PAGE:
A mint mark is a very tiny letter on a coin that identifies where the coin was struck or made, but what if you find coins with no mint marks?
Since the passage of the Congressional Act of March 3, 1835, there have been eight different U.S. Mints that have issued coins. Only four minting locations still remain open: Denver (D), Philadelphia (P), San Francisco (S), and West Point (W).
Locations that no longer mint coins but whose mints may still be found include Carson City (CC), Charlotte (C), Dahlonega (D), and New Orleans (O).
What Are Coins With No Mint Marks?
Not all coins have mint marks. For many years, Philadelphia minted millions of coins without their (P) mint mark simply because they were the only Mint in production, and there was no need to verify the location where the coin was struck.
When the Charlotte, Dahlonega, and New Orleans Mint branches opened in 1838, mint marks began to appear on U.S. coins.
Coins struck in Philadelphia, however, would continue to be void of a mint mark up until 1942. These Philadelphia mint marks remained up until World War II ended, and they did not appear again until the introduction of the Susan B. Anthony Dollar Coin in 1979. To this day, a Philadelphia P mint mark appears on all coins struck there except pennies.
Are Coins With No Mint Marks Valuable Today?
While coins struck without a mint mark in Philadelphia are not necessarily valuable, there are some instances in which a coin without a mint mark is considered rare and holds value. Here are a few examples of valuable coins with no mint marks:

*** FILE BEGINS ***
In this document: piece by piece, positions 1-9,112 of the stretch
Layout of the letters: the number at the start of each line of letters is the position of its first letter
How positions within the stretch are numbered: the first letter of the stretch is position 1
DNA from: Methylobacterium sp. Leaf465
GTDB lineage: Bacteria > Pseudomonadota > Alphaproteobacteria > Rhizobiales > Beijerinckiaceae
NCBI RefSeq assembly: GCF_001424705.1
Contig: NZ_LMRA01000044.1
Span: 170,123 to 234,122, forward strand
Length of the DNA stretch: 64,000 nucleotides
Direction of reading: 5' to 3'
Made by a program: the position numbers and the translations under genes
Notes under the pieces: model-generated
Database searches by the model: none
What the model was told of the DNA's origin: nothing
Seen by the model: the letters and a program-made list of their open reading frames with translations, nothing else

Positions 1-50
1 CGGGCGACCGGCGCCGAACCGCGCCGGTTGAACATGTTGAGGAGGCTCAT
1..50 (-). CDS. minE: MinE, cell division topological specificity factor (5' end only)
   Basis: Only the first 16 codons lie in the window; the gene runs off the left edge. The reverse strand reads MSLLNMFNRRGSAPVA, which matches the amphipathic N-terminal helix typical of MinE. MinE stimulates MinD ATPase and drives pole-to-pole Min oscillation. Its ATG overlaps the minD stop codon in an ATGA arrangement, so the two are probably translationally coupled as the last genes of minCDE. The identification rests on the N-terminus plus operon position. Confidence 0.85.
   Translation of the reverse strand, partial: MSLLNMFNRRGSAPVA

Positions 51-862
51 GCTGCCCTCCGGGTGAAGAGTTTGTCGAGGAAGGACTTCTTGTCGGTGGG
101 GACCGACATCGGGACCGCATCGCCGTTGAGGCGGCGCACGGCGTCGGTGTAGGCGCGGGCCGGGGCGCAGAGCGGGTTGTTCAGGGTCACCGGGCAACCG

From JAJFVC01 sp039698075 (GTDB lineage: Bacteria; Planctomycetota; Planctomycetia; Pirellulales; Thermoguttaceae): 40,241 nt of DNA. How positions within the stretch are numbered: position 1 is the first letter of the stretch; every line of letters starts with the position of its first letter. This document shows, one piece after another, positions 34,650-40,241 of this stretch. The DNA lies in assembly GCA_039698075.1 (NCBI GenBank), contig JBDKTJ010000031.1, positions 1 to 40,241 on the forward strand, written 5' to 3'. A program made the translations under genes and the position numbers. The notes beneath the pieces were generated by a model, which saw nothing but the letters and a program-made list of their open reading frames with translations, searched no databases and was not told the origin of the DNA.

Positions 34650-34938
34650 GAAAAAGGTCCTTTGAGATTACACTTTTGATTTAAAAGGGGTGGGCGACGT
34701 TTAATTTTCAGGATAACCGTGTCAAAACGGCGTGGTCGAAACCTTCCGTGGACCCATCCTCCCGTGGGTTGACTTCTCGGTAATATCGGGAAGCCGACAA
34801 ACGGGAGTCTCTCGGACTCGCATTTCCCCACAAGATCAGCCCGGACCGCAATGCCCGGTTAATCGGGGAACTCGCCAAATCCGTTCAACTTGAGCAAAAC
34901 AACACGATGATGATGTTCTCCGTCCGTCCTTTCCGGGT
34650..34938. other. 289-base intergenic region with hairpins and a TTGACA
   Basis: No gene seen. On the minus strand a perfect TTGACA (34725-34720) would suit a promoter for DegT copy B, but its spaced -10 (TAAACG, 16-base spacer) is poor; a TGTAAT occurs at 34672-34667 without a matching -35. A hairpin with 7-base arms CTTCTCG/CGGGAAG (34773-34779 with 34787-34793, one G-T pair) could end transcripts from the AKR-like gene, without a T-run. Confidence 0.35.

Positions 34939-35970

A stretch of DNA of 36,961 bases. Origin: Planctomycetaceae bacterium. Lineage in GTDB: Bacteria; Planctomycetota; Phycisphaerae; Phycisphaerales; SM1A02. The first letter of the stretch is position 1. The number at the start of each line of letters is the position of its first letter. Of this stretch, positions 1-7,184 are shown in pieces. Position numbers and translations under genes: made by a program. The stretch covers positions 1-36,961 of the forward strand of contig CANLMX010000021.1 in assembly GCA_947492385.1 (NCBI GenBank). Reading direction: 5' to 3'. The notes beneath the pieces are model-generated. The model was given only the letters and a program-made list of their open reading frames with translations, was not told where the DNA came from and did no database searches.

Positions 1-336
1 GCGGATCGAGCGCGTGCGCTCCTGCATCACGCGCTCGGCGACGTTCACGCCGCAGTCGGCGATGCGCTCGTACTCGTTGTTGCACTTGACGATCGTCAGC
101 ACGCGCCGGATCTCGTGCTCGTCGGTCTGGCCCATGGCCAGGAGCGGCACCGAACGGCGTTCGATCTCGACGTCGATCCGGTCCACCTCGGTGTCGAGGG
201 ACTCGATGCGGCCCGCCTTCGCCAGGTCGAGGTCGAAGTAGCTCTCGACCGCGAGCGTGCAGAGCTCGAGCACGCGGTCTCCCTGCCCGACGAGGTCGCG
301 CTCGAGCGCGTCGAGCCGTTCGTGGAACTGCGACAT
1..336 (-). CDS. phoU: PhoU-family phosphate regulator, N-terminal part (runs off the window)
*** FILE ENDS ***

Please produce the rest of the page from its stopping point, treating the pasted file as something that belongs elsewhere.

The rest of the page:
The 1922 No-D Lincoln Penny
Pennies struck in 1922 in Denver should be mint marked with a D. However, a small percentage of these pennies do not have the mark, due to poor quality control at the Denver mint. These 1922 plain penny errors (or plain cents) have been valued from $40 in well-worn condition with the “weak reverse” up to at $12,000 or more in uncirculated condition.
The 1971 No-S Jefferson Proof Nickel
The 1971 Jefferson Proof Nickel was only minted in San Francisco. It is estimated that less than 1,000 of these nickels have no mint mark and, in good condition, can be worth around $800.
The 1975 No-S Roosevelt Proof Dime
Minted in San Francisco, the No-S Roosevelt Proof Dime is so rare that only two are known to exist today. The first was discovered in 1977 and the second in 1984. One of those two traded for $456,000 at auction in 2019. It is important to note that the 1975 dimes made for circulation are worth only their 10-cent face value. The valuable version only came in proof sets and is quite different in appearance.
Other rare coins with no mint marks include the 1968 no-S Roosevelt proof dime (valued between $15,000 and $20,000) and the 1983 no-S Roosevelt proof dime (valued at around $800).
Have Your Coins With No Mint Marks Evaluated
Because some coins without mint marks hold value and some do not, it is best to let an experienced coin appraiser take a look at your collection. A professional numismatist like Dave Wnuck will be able to assess your coins and help you determine the value of what you have. Contact Dave today to get started!